You may notice the tiny life-like orange speck on-stage in the distance wildly waving her arms. That’s me, addressing an audience of over 200 CEOs from around the United States. As a keynote speaker, I’m happy to share advice with you if you’re serious about wanting to captivate audiences.
So first ask yourself: do you have an impactful message to deliver and one worthy of sharing? Some speakers fixate on their personal agendas which is commonly about selling a product or service. There’s nothing improper with that except that you’ll lose your audience in a flash. Today’s audiences demand objective communication and honest content with authenticity (just like writing on Medium!). Only when you can sincerely develop a passionate message will you attract the speaking gigs you want.
You also need to be creative in soliciting your audiences. For instance, I’m interested in getting in front of meeting planners who bring national conferences and major corporate groups to my area. (I’m fortunate to live in a highly-desirable tourist destination. My intention is to travel less and speak more. With this approach, I can reach bigger audiences and make more money with less wear and tear on myself.) As a Personal Development Coach, my messages are about wellness, providing cutting-edge strategies to reduce stress, anxiety and improve productivity and performance. So I vary my approach to cast a bigger net. (It does help that I used to own an advertising agency so I have a wealth of marketing experience.) I created a presentation about booming trends in wellness tourism and offered it to a local county association focused on travel and tourism. I promptly got recommended to speak to a national group of meeting planners on this topic. Even more to the point, I didn’t have to travel very far and got paid handsomely. Now that may be way too specific for you.
So you need to determine where you wish to invest your energies. You may have a completely different focus. Let me offer some fundamental advice on how to achieve your business or personal mission as a speaker to cultivate the right stages:
1. Hone your message.
Start by developing one key topic and be prepared to vividly explain why you are a uniquely qualified expert to speak on this subject. Be concise and trustworthy. If you’re floundering on knowing what’s right for you, work on distilling your message down to a sentence or two and why it’s important. This will help you create concentration and precision. Begin by testing it out and get some recognition as an expert in your area (refer to #3).
2. Know your target.
If you understand the audience you are best at reaching, it will help you develop a better presentation. It will also become easier to identify leads to groups that will most probably be interested. For instance, if you’re a juniors’ sports coach, you’ll want to reach out to sports organizers, parents groups, maybe even after-school groups. If your work is to help women be successful, you’ll want to network within women’s groups and business organizations or technical societies that focus on women.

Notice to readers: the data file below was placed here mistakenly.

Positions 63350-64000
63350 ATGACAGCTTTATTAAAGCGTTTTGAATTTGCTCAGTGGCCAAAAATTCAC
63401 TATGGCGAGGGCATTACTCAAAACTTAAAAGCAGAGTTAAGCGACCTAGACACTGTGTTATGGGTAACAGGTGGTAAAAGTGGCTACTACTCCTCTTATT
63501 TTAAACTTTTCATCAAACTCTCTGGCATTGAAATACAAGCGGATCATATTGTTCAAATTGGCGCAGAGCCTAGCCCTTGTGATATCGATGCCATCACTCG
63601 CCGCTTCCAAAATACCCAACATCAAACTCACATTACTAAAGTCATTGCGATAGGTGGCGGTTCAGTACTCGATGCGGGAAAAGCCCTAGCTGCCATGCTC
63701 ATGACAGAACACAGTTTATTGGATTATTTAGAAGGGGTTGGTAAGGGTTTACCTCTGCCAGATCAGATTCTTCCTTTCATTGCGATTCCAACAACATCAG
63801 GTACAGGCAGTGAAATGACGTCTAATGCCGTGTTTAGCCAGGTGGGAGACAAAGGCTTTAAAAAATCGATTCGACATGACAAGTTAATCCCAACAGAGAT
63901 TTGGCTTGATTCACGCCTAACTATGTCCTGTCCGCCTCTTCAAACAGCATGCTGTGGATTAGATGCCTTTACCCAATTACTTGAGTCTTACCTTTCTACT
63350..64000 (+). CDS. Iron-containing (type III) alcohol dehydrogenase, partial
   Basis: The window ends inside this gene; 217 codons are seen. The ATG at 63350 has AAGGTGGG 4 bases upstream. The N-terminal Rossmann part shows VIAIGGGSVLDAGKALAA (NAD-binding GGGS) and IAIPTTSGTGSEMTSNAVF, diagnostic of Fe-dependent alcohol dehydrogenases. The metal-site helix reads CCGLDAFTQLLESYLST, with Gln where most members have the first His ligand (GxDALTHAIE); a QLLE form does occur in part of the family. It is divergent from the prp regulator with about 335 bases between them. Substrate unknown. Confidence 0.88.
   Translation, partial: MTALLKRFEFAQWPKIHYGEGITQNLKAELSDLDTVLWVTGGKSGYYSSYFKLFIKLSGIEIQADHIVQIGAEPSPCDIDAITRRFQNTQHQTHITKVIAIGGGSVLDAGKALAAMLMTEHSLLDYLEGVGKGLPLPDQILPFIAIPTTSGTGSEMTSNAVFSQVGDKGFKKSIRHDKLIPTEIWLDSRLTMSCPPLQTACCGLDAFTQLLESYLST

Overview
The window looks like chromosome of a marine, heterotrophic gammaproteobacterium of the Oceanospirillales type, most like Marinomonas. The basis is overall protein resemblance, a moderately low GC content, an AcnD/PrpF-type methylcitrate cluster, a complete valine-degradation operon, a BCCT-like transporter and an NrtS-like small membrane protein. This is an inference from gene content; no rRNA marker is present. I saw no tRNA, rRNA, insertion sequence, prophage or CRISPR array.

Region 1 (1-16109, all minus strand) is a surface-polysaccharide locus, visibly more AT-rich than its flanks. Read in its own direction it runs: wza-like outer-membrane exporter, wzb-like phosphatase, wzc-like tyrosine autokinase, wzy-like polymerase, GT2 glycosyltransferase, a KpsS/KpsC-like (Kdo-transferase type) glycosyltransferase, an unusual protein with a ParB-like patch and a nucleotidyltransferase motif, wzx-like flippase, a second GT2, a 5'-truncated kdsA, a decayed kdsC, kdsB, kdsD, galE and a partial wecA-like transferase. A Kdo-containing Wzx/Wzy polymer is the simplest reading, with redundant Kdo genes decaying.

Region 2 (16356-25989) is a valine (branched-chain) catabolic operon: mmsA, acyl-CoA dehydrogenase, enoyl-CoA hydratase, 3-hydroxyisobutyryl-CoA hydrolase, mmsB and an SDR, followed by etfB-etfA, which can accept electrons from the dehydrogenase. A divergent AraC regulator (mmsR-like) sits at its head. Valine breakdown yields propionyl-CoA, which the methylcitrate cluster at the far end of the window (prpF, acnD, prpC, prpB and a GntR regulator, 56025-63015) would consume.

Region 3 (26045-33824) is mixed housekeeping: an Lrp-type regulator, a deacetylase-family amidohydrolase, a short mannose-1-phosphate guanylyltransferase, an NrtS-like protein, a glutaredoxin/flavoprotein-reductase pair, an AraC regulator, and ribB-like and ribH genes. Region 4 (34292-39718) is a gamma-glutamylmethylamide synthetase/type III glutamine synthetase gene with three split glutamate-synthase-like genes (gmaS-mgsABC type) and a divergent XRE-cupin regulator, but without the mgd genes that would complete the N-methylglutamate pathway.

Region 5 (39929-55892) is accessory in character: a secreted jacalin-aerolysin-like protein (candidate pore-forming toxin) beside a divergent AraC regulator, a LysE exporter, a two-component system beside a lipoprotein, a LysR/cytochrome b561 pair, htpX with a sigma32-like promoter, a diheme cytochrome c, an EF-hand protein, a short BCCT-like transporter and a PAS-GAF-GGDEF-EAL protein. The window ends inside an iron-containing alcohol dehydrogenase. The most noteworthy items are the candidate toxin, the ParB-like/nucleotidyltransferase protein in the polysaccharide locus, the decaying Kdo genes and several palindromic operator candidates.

3. Reach out in a way that’s true to your message.
Staying on point and on message, you can spread awareness about you and your offerings by using social media. Produce a video and upload it to Youtube. Write articles for magazines, newspapers, online platforms (like Medium). Create a blog and a newsletter that you can persistently be in contact with clients, potential prospects and promote speaking opportunities. For example, in every one of my e-news blasts, I always have a single line that asks “Need a speaker for your organization?” with a link to my website’s Speaker’s Page. In fact, it’s important to develop a dedicated page on your website with details about you and your speaking topics, preferably with video samples.
4. Get creative.
Gigs don’t just appear on your virtual doorstep. You need to develop a strong foundation to ready yourself and go after opportunities. Re-purpose your message in unusual ways to expand the likely reach. Align with hot topics that are pertinent to your target and come up with powerful names for your presentations. There are free apps that can help you evaluate the quality of your headlines.
A few other important skills you’ll want to develop is persistence, tenacity and resilience. In my early days as a journalist in New York City, I used to send out tons of proposals to magazines and newspapers and got rejected more times than I got accepted. But the experience taught me that it takes perseverance and it’s not for the weak of heart. Rejection is part of the process and it just signals that you need to increase the number of solicitations. If you are seriously confident about your message, never give up. There’s an audience waiting to hear you!
Thank you for reading.
Originally published at www.peggysealfon.com.